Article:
Jimmy Somerville‘s a cappella “Puit D’Amour” is a rare opportunity to hear his amazing voice unadorned. i knew from the outset that The Cure would have to feature here, although choosing a track was always going to be hard (“Primary” would have been rather too obvious, methinks). i’ve opted for one from my favourite album of theirs, Kiss Me Kiss Me Kiss Me; it’s arguably their most opulent release, and (along with “If Only Tonight We Could Sleep”) “One More Time” is filled with incense and soft cushions, Robert Smith’s vocals ravishingly beautiful, both strident and gasping at the sheer lusciousness of it all. Get Well Soon, about whom i wrote recently, are a new passion of mine; “Green Island Never Turns White” gradually moves from the trappings of a swaying ballad to something more forceful. The usual dark electronica that suffuse the music of Chris Corner’s IAMX are ejected entirely in the “Art Deco” version of his single “Tear Garden”. Already a powerful song, in this incredibly moving, late-night jazz trio rendering it’s (fittingly) hard to keep back the tears. Away from his somewhat grandiose Porcupine Tree project, Steven Wilson has shown in his solo work that he is among the most radical minds in 21st century rock; “Puncture Wound” is a self-confessed homage to The Cure’s “A Forest” (he admitted this to me last year, when i asked him about it); like the best kind of tribute, its retrospective exterior is merely the shell around fiercely original work, and as such this track is no different from the rest of Insurgentes, the work of an absolute master. Jamie Woon‘s rather humdrum rendition of the spiritual “Wayfaring Stranger” is taken to another plane in Burial‘s hands; while Burial’s own work seems to have a surprisingly short life-span (both his albums already sound dated and spent), what he does here is something timeless; Woon’s voice gains a more pleading sensibility in Burial’s suburban sonic landscape, a lament made more plangent by the perfectly-judged deep bass notes.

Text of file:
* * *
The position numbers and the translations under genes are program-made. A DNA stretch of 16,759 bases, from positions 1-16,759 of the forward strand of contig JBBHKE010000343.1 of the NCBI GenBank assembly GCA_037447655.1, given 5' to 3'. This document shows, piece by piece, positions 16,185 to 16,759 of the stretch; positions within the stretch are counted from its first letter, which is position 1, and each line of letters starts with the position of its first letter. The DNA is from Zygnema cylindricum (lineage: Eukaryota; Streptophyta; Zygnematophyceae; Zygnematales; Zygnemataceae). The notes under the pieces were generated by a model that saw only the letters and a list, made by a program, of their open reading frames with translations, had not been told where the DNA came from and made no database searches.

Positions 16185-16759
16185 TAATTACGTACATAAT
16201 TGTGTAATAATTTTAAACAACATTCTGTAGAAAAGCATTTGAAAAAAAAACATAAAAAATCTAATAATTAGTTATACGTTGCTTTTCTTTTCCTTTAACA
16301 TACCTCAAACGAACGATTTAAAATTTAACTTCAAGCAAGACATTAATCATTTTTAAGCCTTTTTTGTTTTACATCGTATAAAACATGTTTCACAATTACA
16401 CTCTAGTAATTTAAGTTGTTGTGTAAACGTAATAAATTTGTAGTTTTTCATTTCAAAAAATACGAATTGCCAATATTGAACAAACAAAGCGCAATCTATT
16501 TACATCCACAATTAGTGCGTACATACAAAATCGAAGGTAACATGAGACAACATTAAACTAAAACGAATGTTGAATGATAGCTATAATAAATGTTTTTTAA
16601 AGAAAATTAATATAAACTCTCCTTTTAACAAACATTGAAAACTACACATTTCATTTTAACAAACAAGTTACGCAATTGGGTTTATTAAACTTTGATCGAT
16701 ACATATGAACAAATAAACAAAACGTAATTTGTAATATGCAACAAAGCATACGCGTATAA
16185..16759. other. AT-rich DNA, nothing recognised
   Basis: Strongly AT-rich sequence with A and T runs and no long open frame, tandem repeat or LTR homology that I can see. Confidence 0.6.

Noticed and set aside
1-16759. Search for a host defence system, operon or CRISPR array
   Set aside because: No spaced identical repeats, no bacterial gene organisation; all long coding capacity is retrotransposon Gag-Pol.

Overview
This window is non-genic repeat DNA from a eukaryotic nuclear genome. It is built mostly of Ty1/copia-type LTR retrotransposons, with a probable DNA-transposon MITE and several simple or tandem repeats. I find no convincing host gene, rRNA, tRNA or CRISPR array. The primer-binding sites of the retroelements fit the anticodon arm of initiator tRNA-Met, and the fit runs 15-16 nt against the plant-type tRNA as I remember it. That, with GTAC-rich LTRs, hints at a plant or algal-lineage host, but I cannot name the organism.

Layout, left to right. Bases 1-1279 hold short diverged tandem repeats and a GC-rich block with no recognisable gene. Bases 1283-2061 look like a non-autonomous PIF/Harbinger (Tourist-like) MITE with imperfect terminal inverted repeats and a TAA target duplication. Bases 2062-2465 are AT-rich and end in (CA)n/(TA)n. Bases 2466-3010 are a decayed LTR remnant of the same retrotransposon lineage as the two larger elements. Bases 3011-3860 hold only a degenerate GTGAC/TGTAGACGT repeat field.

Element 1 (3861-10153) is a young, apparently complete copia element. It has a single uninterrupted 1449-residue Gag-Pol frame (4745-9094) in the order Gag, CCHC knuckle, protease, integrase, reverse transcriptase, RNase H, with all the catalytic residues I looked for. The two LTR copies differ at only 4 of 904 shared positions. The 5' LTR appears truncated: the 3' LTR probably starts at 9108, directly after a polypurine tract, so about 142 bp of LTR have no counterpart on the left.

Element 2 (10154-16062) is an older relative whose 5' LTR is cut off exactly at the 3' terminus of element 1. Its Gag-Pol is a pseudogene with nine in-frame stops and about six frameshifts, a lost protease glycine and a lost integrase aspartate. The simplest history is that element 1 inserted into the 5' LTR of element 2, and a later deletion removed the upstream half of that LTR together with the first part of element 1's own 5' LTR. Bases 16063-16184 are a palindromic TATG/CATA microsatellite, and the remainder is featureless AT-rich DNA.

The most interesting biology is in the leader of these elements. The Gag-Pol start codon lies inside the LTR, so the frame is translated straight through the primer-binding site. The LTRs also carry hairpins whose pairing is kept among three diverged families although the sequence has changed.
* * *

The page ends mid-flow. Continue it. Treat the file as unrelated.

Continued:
Only slightly less inscrutable than Hood but with a much greater melodic sense are Belle and Sebastian; 2006’s The Life Pursuit is a career high-point, of which “The Blues are Still Blue” is its most witty, insanely catchy episode. Zac Pennington’s Parenthetical Girls featured on mixtapes 8 and 9, and i keep finding more in their last album Entanglements; “Gut Symmetries” moves somewhat away from the theatre into an altogether more avant-garde territory, harmonies tripping over each other, above which Pennington’s vocals seem oblivious to the mayhem. My ambivalence about Radiohead‘s output doesn’t stop me finding Amnesiac a truly great album, and i’m especially fond of “Pyramid Song”; it keeps motioning as if to break out into something monumental, but is ultimately held hobbling in check by the weight of its own gentle gravitas. Nothing but carefree abandon prevails in the rarely-heard extended version of “Take on Me” by A-ha. Morten Harket’s voice is majestic and surprisingly agile, helping to make this one of the greatest pop songs of the ’80s and beyond. Light years away from pop is the towering figure of Scott Walker, whose 2006 The Drift may well be the finest album ever made; it’s certainly one of the most conceptually confrontational works of recent times, and i still shiver at the memory of witnessing these songs brought horrifyingly to life on stage at the Barbican in 2008. “Clara”, lengthy and convoluted to the point of almost becoming operatic, is jaw-dropping in its invention; despite occupying such grave subject matter, there are moments of remarkable beauty and tranquillity. But that’s hardly the point, and this amazing song (as with all Walker’s work since the ’80s) can only really be appreciated head-on, with desires and expectations left at the door. The collaboration of Jamie Lidell and Christian Vogel as Super_Collider resulted in a brace of albums whose attention to detail is almost exhausting to hear. It’s essentially funk put through the digital mincer, Lidell’s urgent vocals seemingly trapped but dauntlessly passionate regardless. This mixtape wouldn’t be complete without New Order, and while i initially thought of including early work (idiomatically closer to Joy Division) i’ve opted for a later song, “1963”; purportedly a twisted take on the JFK assassination, it’s New Order at their very best, the lyrical and dance elements working in perfect sympathy with neither predominating. And to finish, what else but Joy Division again, and my favourite track from Closer, “The Eternal”. It’s a song transfixed by its own ideas, the sonic equivalent of staring at the sun, drone-like, processional, and a powerful testament to Ian Curtis’ unforgettable voice.